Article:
In a scenario where orgs exceed a default rate limit, they receive a System Log warning event, a burst event, and then a violation event. For example, an org has a rate limit of 600 requests per minute on the /api/v1/authn endpoint. That org would receive a warning at 360 requests per minute (60% of 600). That org would get a burst notification when the endpoint hits 600 requests per minute. And then the violation event when it hits 3000 requests all in the same minute.

Also, burst rate limits typically apply on top of any rate limit increase that an org may have, such as DynamicScale. For example, the default limit on /api/v1/authn is 600 requests per minute. If an org is expecting traffic to require 6000 requests per minute, the org would purchase DynamicScale 10x. The burst rate limit in this scenario provides 5x coverage on top of the 6000 and ensure peace of mind for any unplanned spike in use.

On the rate limit dashboard, the trendline can now exceed 100% of the org's default rate limit (up to 5x the default with the buffer zone) as shown in the following example.

This image displays the rate limits dashboard to show the trendline with burst rate limits.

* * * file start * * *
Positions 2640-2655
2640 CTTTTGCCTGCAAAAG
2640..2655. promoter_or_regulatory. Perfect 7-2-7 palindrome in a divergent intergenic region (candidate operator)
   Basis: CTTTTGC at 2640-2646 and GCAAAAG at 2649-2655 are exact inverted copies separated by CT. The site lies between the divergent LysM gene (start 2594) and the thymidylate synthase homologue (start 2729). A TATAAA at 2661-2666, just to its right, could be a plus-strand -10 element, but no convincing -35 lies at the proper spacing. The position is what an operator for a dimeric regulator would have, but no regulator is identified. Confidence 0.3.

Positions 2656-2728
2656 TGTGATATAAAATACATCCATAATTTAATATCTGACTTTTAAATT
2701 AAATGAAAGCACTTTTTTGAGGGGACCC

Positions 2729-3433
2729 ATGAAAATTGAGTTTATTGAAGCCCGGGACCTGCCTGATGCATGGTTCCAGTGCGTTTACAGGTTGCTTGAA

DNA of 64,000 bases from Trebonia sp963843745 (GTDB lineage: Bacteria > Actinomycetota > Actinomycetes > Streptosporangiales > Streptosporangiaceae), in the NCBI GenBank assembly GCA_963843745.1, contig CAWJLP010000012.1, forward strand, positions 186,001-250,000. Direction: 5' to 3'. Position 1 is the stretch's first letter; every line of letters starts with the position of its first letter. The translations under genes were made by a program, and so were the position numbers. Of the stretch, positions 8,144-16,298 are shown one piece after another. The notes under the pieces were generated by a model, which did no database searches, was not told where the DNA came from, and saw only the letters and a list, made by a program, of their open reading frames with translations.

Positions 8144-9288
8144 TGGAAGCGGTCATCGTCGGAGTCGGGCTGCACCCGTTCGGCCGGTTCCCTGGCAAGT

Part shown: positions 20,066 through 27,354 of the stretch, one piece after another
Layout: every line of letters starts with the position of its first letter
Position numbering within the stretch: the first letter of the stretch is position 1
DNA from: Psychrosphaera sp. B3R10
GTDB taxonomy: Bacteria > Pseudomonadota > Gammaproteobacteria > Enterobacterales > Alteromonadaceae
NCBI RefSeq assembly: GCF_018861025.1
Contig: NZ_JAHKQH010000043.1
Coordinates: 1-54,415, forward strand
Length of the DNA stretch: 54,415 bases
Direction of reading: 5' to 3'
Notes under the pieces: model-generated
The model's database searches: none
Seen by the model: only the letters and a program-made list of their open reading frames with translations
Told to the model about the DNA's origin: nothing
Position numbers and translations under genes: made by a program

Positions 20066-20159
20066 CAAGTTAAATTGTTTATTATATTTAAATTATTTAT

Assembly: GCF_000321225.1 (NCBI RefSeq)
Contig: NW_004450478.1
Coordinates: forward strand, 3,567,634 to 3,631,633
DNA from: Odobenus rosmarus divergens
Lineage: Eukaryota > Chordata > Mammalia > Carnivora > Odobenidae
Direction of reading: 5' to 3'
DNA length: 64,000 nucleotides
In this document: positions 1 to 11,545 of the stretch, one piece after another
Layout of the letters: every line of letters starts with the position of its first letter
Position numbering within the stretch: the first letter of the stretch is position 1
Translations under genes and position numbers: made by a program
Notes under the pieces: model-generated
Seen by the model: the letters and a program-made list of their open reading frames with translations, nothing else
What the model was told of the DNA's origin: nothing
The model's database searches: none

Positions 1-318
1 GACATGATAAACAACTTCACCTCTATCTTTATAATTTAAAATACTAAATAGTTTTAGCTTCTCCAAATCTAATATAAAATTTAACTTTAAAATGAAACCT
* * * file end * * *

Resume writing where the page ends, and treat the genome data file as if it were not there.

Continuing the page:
When a burst rate limit event occurs, the System Log event is triggered and an email notification is generated.

Displays the email to notify the admin of a burst rate limit event.

The email is sent to the same admin who received the and event emails.

Other applicable rate limit content

  • Rate limit dashboard: The rate limit dashboard helps you understand the rate limit and current use of an API. The dashboard provides you with the ability to track the API's use and to notify you with alerts when the API is about to hit or has hit the rate limit. You can also use the multiple views of data use on the dashboard to investigate high usage or rate limit violations.

  • Rate limit best practices for further information on best practices to monitor and manage your rate limits.